Let me tell you how I found FI and how it rocked my world.
First things first, here’s a great little primer series that explains the basics of FI. If you’ve never heard of FI this will give you a basic run down.
Now, let’s get into my recent PRE-FI days:
It was a brand new year January 2019. I found myself searching for something.
Another holiday season and Root Jrs’ birthday in December were financed with credit cards. Hosting Thanksgiving and Christmas left me feeling resentful and stressed, not joyful.
Income was tight the previous months as well but we hadn’t reigned in our spending. Our groceries got charged to plastic. We raided our savings account and even dipped into some of the cash we kept on hand for emergencies.
This was not how I wanted to start the new year. I was really over this annual cycle.
I wanted a CHANGE.
A TURNING POINT
An article in the NY Times caught my eye. It was about families who were pursuing FIRE.
FIRE was new to me but I was intrigued. The article mentioned a few financial independence blogs and the book Your Money or Your Life by Vicki Robin. I read the book and devoured the blogs. Those blogs led me to more blogs and more books about Financial Independence.
Down the rabbit hole I went and read everything I could find about FI and listened to podcasts about it in my car on my commute to work.
Here's what I learned that rocked my world
1. The formula is simple.
Reduce Spending, Increase Income and SAVE as much as possible.
Yep, it’s that simple. Mind boggling huh?
Well it was to me. Whether our salaries went up or down, we lived paycheck to paycheck and financed the rest.
It never occurred to me that I could decrease my expenses and increase my income to “grow the gap” and invest the savings.
There was an alternative to working my 9-5 until I die. I could stop living paycheck to paycheck and get off the hamster wheel.
2. You don't have to be a young-twenty something with a high salary to pursue financial independence.
There are many different paths to FI. For those who are in their 20s and are smart enough to be FI, yes, they can totes RETIRE EARLY.
However, people just like me can play too!
- I’m 47. I’m late. I’m late. I’m late, I’m late, I’m late!
- I have a ton of debt. Over $63,000!
- I’m a parent of young child.
- I have a median salary for income. Mid 60s and so does the hubs.
- I have almost nothing saved!
BUT, by following the principles of FI I can:
- Get out of debt.
- Start saving and investing.
- Have a nest egg for retirement.
- Save for Root Jr’s college.
- Build legacy wealth.
3. Live below your means and discover what you really need to live and be happy.
There’s an alternative to living my life with a perpetual debt cycle.
Epiphany: we are in debt because we spend outside of our means – a real “duh” moment for me. Or maybe it was an “aha” moment??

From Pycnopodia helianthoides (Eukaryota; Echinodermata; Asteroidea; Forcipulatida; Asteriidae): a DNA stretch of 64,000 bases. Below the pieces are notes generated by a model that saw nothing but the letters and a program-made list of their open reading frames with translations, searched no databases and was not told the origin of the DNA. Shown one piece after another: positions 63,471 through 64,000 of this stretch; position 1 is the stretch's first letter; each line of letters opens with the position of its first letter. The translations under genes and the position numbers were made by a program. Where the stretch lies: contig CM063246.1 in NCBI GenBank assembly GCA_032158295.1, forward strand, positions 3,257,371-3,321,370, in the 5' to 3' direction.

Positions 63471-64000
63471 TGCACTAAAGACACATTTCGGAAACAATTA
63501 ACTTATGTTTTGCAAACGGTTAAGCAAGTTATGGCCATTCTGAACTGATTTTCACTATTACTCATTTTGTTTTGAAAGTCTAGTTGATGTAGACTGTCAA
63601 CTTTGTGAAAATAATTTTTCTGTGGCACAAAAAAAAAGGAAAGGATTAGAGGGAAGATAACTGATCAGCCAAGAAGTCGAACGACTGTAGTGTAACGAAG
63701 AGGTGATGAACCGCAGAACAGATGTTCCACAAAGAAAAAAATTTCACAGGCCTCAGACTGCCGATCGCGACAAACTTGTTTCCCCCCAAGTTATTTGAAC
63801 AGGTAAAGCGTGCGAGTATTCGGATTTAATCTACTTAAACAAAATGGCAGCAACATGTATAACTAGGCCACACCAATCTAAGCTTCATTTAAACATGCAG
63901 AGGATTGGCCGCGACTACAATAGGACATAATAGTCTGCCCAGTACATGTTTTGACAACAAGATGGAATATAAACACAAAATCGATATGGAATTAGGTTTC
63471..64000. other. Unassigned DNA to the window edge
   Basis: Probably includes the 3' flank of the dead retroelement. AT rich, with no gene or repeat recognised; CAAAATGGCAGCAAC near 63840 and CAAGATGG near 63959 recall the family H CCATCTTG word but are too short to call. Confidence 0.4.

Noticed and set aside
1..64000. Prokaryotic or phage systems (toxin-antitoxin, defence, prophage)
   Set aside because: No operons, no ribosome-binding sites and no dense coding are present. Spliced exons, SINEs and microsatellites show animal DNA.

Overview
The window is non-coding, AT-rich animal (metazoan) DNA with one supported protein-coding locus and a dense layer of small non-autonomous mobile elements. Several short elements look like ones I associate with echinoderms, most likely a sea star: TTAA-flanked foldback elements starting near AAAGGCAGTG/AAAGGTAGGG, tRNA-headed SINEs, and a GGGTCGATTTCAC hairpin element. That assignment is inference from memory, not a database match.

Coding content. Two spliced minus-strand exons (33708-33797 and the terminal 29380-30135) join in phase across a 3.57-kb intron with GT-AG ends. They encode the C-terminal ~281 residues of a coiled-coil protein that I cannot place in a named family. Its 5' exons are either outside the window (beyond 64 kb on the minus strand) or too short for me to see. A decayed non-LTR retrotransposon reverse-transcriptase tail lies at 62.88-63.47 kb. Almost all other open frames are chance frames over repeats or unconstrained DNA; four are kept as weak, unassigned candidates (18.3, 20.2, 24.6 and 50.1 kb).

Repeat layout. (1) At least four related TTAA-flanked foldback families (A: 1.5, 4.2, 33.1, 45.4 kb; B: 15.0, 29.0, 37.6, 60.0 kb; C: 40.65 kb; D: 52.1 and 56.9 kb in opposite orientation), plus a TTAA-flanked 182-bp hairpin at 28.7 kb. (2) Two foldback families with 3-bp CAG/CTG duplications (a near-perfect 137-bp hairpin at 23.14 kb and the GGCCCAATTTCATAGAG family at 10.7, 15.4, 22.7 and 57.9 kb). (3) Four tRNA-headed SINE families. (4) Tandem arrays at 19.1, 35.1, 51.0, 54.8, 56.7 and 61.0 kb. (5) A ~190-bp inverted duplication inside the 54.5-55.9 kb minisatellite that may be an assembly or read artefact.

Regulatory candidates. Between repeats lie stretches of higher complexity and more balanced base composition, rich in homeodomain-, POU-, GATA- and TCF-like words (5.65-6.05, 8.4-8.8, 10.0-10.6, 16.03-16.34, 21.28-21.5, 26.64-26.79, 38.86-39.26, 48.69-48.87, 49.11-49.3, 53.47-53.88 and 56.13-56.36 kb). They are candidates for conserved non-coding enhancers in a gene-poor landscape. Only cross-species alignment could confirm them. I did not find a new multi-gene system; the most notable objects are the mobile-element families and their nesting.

Being careful with our money gives us the freedom to afford what we love.
People are saving half of their incomes, sometimes more, and living very comfortable and fulfilling lives!
We don’t have to keep up with Jones’s. Guess what? They’re probably in debt up to their eyeballs anyway!
Lifestyle inflation is a thing and we can say – nope! Not for us.
My paid-off car works just fine. What? You mean I don’t have to finance a brand new car just because my car is 10 years old and has over 100,000 miles on it? Get out!
4. Track your money, everything in and everything out.
No this was not the first time I heard this. Dave Ramsey told me to do it.
SO. MANY. RECEIPTS.
We tried and failed miserably. Receipts everywhere. So many transactions to keep track of!
Turns out you can do this for free on apps like Mint or Personal Capital! They are THE BEST.
If you love spreadsheets there are tons of templates that awesome personal finance bloggers share for free!
5. Frugality, saving, and striving for financial independence works well with decluttering and sustainability.
By finding ways to be frugal and save I can help the planet and live a simpler life. For example:
- Cooking our meals at home: saves money AND reduces waste produced by restaurants like single serving cups, straws, napkins, and utensils.
- Buy less THINGS: saves me money AND keeps clutter out of my home and out of the landfill.
- Buy food from bulk section at the grocery store: saves me money AND reduces packaging waste.
- Make my own bread, school snacks, tooth powder, and laundry soap: saves me money AND reduces packaging that ends up in the landfill.
on a new path
Learning about Financial Independence felt like I had been living in the matrix and swallowed the red pill. I started seeing things all around me through a completely different lens and I couldn’t believe I was so asleep before.
Like I had been sleep walking through life. A zombie hamster on a wheel.
With this new found knowledge I feel empowered, inspired, and motivated to take control of our financial health. There is no going back to our PRE-FI ways.
Not only are we getting out of debt, we are saving and investing for our retirement. Additionally, we’ll build legacy wealth for our son. Most importantly, we’ll teach him how to use the magic of compound interest and save for a future so he can choose his own life path.
Have you ditched the hamster wheel? I’d love to hear from you.